Oh, I’m staying… Who doesn’t love a good trainwreck? But Facebook is a sneaky big cow on the tracks – they’ve got us all creating content on their platform (all the better to convince advertisers they’ve got AMAZING user engagement metrics) and sharing headlines (I wonder if there’s any research on how many users ever actually click through, let alone read the articles?)

    I used to be appalled by your filters (still am, in principle, and you can see my predictions coming true, now, as more and more sites put up paywalls – you either put up with ads or there’s no such thing as a free internet). But I’m about to the point where I wouldn’t cry if someone is someone pulled the plug on all social media. The internet itself is now far too entrenched in our lives, and it’s a major security hole for the unwary to fall in. We were alive before it existed and we’d be just fine without it. Probably better.

    As for me agitating platforms and tagging them, would you have any respect for me if I complained about you behind your back? If I won’t say it to their faces, I might as well not say it.

    You wouldn’t have to spend your life alone. Just get important contact info now and keep it up to date like we did in the dark ages. 😏

    • Mitch Mitchell

      I talk on the phone maybe once a week… if that. I don’t text a lot of people. Life would get extremely quiet if I left FB.

      • Holly Jahangiri

        Or Twitter. I see more of you on Twitter, Instagram, and your blog/YouTube than I do on Facebook.

        Again, I’m not leaving Facebook, just trying to resist the urge to give them free content.

  5. Victor Winners

    You know, these platforms do all sorts and get away with it. Sometimes you don’t even get any explanation for the ban or options to get yourself sorted.

    It’s really sad how thinking that one will take years to build platforms and followers, only to have one sadist flag your post or page for something you know nothing about and then dang, your page is gone. Too bad.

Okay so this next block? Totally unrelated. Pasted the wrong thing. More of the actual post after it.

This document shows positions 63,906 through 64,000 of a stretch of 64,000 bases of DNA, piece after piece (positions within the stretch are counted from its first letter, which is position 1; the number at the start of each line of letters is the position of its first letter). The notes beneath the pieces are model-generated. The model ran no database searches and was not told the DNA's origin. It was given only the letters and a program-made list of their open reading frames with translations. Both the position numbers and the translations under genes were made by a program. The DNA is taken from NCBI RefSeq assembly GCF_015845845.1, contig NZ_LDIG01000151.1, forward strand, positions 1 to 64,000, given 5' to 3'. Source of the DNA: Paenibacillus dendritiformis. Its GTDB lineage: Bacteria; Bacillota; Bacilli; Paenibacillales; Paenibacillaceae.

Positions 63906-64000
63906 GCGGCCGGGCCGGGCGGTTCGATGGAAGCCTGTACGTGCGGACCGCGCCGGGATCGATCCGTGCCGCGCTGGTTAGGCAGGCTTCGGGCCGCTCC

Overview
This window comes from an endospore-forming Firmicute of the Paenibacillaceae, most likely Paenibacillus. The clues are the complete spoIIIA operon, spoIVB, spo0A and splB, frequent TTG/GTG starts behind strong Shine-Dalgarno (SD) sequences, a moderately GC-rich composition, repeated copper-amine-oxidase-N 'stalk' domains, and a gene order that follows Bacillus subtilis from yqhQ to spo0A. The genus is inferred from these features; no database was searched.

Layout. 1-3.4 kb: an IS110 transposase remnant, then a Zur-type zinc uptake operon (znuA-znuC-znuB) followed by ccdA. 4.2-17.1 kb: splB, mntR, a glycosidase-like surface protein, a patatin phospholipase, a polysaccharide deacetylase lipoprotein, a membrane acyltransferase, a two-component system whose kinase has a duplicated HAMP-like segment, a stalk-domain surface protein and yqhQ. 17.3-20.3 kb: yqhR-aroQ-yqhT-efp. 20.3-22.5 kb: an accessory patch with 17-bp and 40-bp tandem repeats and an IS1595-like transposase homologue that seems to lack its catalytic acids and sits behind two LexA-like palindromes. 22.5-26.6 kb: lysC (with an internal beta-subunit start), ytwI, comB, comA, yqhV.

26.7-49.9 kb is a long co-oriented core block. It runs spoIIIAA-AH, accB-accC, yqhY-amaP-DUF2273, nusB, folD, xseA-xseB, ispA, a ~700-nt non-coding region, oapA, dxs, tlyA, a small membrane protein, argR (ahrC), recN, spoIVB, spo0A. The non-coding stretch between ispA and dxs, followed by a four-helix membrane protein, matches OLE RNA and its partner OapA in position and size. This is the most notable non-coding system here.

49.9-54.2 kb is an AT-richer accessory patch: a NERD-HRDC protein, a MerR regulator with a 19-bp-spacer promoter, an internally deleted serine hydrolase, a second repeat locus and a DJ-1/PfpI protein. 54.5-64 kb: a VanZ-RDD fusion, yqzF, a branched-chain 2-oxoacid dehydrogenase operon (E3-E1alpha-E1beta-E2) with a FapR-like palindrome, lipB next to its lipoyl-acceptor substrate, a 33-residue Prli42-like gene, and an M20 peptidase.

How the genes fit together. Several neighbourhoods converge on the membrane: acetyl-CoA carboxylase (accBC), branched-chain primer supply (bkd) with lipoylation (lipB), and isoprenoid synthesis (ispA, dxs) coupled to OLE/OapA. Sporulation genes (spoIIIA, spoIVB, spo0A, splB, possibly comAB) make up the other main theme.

I believe there should be some sort of regulations on all these to ensure fairness. Right now the system is just too bad.

    More like we’re all walking on egg shells. And this should not be so.

    • Holly Jahangiri

      Thank you, Victor – I agree. It’s a challenge on all sides. They have to protect everyone against the faceless internet horde, the trolls (the ones just “out for the lulz”), the propagandists spreading outright lies and dangerous misinformation – and they do a terrible job of it. In their ham-fisted attempts at moderating using AI tools, they just miss the boat. They’ve grown too large, too fast, and too thoughtlessly to keep up with human malice. It’s one thing to deal with “unpleasant” people; they’re actually not that bad. But the malicious ones? No one is paid enough to deal with those.

      All that said, there should be some sort of reputation-based review. That is, if you’ve been on a platform for 5, 10, 15 years or more without serious issues, maybe you should go to the top of the human-review queue when you appeal an AI action against you. If you’ve been active on a platform for a shorter time, but have contributed a body of positive posts and comments (not just “have a billion followers,” but actively and genuinely interact with good people who might vouch for you) you should rise to the top of the human-review queue. I don’t know how it works, today, in practice. And I would not ever want to bet my BUSINESS on any of them, because there is no good way to contact effectual customer support directly and quickly. That’s one thing Amazon’s got right, somehow, and I’m not sure how they manage it, big as they are, but they are very customer-focused and you CAN reach a live person quickly when the chatbot won’t do the trick.